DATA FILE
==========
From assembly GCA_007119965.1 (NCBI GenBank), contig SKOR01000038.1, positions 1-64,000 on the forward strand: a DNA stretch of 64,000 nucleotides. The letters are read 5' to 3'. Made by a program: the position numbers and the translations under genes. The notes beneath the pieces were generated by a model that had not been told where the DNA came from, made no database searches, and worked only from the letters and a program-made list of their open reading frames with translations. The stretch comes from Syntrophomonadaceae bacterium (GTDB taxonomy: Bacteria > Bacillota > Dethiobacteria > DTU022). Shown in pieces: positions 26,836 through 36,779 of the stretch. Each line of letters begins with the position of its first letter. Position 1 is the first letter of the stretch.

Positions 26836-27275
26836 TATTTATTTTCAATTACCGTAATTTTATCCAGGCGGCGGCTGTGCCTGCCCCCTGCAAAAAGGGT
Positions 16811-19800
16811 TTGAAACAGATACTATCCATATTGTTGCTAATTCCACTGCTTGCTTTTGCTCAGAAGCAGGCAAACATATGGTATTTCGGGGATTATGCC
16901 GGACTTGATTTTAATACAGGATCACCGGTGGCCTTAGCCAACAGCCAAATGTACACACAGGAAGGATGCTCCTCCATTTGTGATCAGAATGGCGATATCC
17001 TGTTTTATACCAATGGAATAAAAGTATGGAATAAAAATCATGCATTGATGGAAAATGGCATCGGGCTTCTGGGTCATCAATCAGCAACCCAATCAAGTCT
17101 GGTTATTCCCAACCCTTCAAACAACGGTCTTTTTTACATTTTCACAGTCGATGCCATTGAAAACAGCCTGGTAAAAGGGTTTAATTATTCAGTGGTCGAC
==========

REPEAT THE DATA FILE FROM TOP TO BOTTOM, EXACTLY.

From assembly GCA_007119965.1 (NCBI GenBank), contig SKOR01000038.1, positions 1-64,000 on the forward strand: a DNA stretch of 64,000 nucleotides. The letters are read 5' to 3'. Made by a program: the position numbers and the translations under genes. The notes beneath the pieces were generated by a model that had not been told where the DNA came from, made no database searches, and worked only from the letters and a program-made list of their open reading frames with translations. The stretch comes from Syntrophomonadaceae bacterium (GTDB taxonomy: Bacteria > Bacillota > Dethiobacteria > DTU022). Shown in pieces: positions 26,836 through 36,779 of the stretch. Each line of letters begins with the position of its first letter. Position 1 is the first letter of the stretch.

Positions 26836-27275
26836 TATTTATTTTCAATTACCGTAATTTTATCCAGGCGGCGGCTGTGCCTGCCCCCTGCAAAAAGGGT
Positions 16811-19800
16811 TTGAAACAGATACTATCCATATTGTTGCTAATTCCACTGCTTGCTTTTGCTCAGAAGCAGGCAAACATATGGTATTTCGGGGATTATGCC
16901 GGACTTGATTTTAATACAGGATCACCGGTGGCCTTAGCCAACAGCCAAATGTACACACAGGAAGGATGCTCCTCCATTTGTGATCAGAATGGCGATATCC
17001 TGTTTTATACCAATGGAATAAAAGTATGGAATAAAAATCATGCATTGATGGAAAATGGCATCGGGCTTCTGGGTCATCAATCAGCAACCCAATCAAGTCT
17101 GGTTATTCCCAACCCTTCAAACAACGGTCTTTTTTACATTTTCACAGTCGATGCCATTGAAAACAGCCTGGTAAAAGGGTTTAATTATTCAGTGGTCGAC